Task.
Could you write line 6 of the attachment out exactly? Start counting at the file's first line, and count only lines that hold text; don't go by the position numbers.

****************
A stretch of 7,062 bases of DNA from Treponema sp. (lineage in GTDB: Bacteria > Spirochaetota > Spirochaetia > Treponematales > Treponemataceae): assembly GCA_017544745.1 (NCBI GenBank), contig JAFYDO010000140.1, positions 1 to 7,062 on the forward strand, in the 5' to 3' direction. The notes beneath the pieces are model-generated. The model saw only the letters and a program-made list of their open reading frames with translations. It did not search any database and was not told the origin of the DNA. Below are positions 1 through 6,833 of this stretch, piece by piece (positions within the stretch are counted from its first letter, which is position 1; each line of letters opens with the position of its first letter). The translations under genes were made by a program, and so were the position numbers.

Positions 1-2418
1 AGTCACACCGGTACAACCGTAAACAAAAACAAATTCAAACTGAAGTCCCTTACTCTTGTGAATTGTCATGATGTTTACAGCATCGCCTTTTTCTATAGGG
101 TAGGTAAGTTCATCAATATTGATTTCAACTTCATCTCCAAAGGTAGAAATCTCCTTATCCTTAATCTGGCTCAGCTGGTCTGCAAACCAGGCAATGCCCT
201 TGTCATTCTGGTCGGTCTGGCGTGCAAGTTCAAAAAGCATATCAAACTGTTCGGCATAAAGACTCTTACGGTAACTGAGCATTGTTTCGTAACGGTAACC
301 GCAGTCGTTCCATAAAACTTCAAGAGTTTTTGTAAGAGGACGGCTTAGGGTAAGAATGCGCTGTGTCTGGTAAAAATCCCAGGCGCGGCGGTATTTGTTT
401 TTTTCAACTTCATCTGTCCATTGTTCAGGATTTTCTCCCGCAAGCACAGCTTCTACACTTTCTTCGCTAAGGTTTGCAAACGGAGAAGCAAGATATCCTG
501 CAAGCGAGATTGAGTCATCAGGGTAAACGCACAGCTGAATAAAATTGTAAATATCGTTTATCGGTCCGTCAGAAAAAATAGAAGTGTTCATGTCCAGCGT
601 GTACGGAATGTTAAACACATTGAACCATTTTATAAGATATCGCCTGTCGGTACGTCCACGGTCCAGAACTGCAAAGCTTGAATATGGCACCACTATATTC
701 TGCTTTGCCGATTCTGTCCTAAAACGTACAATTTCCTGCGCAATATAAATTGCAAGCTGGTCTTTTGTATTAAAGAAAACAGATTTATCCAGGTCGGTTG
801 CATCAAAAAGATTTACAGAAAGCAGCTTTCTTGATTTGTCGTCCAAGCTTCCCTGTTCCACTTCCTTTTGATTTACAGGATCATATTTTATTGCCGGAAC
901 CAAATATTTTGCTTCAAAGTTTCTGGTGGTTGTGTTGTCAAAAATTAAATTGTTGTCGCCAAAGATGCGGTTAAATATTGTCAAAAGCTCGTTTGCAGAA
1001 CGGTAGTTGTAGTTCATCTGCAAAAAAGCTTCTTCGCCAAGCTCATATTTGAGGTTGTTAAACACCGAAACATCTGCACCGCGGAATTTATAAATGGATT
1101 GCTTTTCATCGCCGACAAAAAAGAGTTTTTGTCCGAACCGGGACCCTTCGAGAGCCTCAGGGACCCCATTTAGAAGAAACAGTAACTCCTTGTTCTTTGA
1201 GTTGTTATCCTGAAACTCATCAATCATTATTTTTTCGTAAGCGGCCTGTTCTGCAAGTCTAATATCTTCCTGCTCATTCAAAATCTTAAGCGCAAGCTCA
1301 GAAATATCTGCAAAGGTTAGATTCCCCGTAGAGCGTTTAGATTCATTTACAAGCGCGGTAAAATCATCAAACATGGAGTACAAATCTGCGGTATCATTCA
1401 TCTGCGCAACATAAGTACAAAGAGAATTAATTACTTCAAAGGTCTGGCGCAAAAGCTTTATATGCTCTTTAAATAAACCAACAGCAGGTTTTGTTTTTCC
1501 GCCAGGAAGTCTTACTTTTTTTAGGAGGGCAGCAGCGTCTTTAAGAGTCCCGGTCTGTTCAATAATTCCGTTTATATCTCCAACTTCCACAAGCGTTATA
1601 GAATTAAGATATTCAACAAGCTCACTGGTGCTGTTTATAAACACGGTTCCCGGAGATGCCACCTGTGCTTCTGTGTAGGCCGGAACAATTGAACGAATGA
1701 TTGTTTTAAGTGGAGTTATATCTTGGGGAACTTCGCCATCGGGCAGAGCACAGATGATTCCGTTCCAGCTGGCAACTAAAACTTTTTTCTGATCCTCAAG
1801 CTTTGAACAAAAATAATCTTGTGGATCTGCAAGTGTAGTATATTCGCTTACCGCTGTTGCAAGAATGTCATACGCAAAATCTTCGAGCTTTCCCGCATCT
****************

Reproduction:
301 GCAGTCGTTCCATAAAACTTCAAGAGTTTTTGTAAGAGGACGGCTTAGGGTAAGAATGCGCTGTGTCTGGTAAAAATCCCAGGCGCGGCGGTATTTGTTT